A CSS injector browser plugin for Coda

I’ve helped a few users here on the forums with some CSS injection:

I’m just playing with the idea of creating a custom browser plugin for Coda to make these injections much easier.

Imagine a list of checkboxes for each of these features above that users could enable and disable at will

Is this something Coda would allow? Seeing Coda’s response to Paul (“… violation of our terms of service”) makes ideas like this a bit disheartening

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Well, overriding CSS shouldn’t have that potential delayed impact as supplying a random invalid value to a private API with no validation in place that might not break the doc immediately but could break it sometime in the future.

@Jason_Tamulonis what would you say?

P.S. Coda isn’t evil when it comes to enforcing their TOS, otherwise I would be long gone :slight_smile: It’s just that as a white hat, it’s sorta my responsibility too to make sure that Coda doesn’t suffer from my tricks and whatever I find doesn’t cause a situation where at any point in time something breaks and it’s them who take a hit for it. This already happened with discovering hidden formulas: they told me they still spend quite some effort to keep those operational because so many people depend on them already. I didn’t even realize this.


Oh, I thought they had an issue with us tinkering in the front-end code in general. If they only have an issue with the API hack then that’d be great! But I’m afraid that’s not the case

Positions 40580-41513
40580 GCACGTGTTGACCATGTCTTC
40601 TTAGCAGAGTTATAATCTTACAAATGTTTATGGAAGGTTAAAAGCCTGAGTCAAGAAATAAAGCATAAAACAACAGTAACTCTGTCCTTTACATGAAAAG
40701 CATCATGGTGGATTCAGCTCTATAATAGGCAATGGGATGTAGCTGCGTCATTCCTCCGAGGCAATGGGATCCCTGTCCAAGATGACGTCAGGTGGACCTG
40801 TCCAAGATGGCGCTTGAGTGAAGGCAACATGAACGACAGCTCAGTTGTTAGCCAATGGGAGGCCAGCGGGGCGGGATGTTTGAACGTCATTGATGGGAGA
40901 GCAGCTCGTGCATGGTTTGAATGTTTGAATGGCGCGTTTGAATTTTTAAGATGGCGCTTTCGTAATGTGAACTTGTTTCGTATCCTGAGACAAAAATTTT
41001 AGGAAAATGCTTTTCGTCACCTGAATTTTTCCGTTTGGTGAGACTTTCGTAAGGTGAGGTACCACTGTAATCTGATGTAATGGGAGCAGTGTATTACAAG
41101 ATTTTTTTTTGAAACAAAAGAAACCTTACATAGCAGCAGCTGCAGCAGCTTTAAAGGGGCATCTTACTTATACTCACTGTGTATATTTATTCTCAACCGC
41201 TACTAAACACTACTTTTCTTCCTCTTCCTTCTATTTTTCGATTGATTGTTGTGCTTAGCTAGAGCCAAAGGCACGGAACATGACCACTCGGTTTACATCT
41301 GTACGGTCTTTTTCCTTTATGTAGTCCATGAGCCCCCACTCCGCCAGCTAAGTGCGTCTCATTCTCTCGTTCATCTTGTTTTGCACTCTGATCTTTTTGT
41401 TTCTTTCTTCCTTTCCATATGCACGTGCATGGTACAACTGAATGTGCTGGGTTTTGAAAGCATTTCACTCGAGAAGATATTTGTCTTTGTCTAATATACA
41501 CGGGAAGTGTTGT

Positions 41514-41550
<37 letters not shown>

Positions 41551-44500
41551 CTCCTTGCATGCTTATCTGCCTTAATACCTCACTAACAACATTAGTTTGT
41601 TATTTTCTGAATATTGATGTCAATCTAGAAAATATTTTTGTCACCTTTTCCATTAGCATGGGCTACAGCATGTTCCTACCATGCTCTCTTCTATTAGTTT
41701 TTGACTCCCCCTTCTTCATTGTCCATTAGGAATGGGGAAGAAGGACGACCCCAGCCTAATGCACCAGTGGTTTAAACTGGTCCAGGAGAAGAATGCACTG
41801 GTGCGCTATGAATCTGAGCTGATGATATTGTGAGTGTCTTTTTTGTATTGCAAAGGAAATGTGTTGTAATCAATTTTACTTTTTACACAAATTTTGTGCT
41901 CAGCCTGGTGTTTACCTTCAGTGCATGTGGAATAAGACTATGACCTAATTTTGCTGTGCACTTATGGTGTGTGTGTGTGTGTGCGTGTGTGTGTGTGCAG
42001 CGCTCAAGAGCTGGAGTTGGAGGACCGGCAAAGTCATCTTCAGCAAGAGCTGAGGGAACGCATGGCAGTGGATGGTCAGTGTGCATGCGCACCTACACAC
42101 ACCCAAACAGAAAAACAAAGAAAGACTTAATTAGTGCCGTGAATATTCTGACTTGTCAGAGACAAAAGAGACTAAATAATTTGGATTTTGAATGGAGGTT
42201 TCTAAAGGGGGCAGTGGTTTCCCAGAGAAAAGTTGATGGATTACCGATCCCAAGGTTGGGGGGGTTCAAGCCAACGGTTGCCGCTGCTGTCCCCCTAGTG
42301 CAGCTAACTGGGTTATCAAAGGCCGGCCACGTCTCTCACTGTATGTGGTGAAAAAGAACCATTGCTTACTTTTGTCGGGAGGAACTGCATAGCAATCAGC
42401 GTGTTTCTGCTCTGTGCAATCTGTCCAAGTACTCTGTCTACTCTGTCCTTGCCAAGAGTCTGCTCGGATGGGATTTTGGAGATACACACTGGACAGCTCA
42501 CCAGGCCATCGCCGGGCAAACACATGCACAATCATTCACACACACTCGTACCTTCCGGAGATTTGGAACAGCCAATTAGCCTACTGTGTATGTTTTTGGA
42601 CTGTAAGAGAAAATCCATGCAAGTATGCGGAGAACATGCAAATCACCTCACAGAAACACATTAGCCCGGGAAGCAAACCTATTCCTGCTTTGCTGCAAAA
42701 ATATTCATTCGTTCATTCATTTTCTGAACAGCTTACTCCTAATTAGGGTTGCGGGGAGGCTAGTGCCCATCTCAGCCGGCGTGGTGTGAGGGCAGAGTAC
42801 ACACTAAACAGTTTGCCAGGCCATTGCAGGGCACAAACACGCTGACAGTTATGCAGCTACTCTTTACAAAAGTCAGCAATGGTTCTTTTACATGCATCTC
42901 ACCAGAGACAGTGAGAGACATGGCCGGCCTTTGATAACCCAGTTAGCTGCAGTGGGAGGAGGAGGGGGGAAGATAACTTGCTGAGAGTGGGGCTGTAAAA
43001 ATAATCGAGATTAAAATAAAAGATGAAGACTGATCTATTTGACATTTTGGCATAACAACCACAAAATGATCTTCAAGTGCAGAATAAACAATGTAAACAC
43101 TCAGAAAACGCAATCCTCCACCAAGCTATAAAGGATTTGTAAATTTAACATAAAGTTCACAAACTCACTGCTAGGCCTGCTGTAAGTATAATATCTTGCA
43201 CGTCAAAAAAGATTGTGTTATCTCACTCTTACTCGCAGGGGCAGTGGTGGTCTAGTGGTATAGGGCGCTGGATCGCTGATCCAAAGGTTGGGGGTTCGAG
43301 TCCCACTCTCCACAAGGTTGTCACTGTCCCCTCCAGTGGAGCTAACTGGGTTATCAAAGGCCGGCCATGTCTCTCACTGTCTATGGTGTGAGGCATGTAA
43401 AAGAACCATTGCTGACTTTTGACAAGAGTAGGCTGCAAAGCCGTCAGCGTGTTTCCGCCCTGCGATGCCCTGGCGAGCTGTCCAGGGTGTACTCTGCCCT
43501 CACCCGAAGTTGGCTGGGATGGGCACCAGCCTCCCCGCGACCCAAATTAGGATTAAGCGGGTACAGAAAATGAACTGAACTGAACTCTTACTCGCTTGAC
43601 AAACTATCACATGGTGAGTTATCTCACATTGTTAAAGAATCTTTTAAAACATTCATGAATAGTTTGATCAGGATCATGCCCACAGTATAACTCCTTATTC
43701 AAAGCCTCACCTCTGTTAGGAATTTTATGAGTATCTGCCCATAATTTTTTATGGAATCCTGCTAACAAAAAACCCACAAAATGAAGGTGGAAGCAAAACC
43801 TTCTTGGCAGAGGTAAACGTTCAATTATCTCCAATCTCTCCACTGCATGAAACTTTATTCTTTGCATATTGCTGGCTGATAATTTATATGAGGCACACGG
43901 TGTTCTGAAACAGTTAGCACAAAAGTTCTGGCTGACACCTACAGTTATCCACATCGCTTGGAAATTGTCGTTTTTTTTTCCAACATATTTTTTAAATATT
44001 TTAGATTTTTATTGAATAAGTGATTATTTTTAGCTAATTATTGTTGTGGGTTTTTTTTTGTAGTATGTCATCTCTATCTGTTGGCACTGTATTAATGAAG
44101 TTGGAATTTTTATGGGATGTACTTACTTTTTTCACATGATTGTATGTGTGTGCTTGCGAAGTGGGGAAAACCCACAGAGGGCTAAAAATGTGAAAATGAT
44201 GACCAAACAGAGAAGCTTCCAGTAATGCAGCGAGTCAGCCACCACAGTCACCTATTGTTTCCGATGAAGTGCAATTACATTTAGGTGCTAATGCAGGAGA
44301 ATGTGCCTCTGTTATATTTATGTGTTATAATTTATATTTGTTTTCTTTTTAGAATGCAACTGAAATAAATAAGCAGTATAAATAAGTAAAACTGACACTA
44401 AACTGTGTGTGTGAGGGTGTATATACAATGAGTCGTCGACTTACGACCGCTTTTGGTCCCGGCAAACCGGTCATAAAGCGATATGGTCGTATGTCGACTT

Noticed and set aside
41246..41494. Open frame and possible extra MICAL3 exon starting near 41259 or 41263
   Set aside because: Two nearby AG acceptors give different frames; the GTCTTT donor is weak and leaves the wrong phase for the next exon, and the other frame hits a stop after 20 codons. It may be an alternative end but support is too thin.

In order to override CSS the extension needs full access to the DOM. Perhaps they’d allow it if it’s open source?

I totally understand where Coda is coming from! The issue is that they’ve drawn a line in the sand with the width of a car. I’m afraid of being shut down, just like you were, after investing a bunch of time.

It really sucked seeing them shut your project down by the way, that project had amazing potential. Why can’t they just let people use it at their own risk?

Because people will still come to Coda for support, and they’ll have to allocate an engineer to salvage their doc snapshot that might’ve had a wrong value stored somewhere in its data. The value was silently consumed and didn’t cause any trouble back then but eventually resulted in a broken doc

(remember how supplying a wrong color or as little as typing the first letter “B” between quotes in the Button formula already crashed the doc and you couldn’t open it anymore? imagine that you’ve created a button with the color “Grey” instead of “Gray” with such hidden API back in June and it just got ignored, and in December your doc suddenly crashes as soon as you try opening it)

Thanks for the compliments too. The time wasn’t spent in vain; I do use that extension myself and only in the environments that I control. Coda can sleep safely knowing I won’t ever bother their support if anything breaks about it. Just recently I installed it for a client who needed the cursor to jump back to the input field after pressing a button; they’re running a semi-automated photobooth with a barcode scanner and thanks to my hack they can run it on Coda. It also saves me time with my own docs.


That makes sense, thank you! It makes me a bit more hopeful about their verdict on a browser extension, I’d just like to know where they draw the line on this project before I begin

  • Would you (Coda) allow an open source CSS injector extension?
  • If so, what if it could inject JS too, for example to easily transpose a table?
  • And if so, what about if it wasn’t open source?

Hi @Rickard_Abraham - My advice for all developers is to only build against the supported extension points, like the Coda API or Packs SDK. Building against an internal interface, whether that be an endpoint or our DOM, is inherently risky. As @Paul_Danyliuk mentioned one of the primary concerns for Coda is the added support burden that can arise.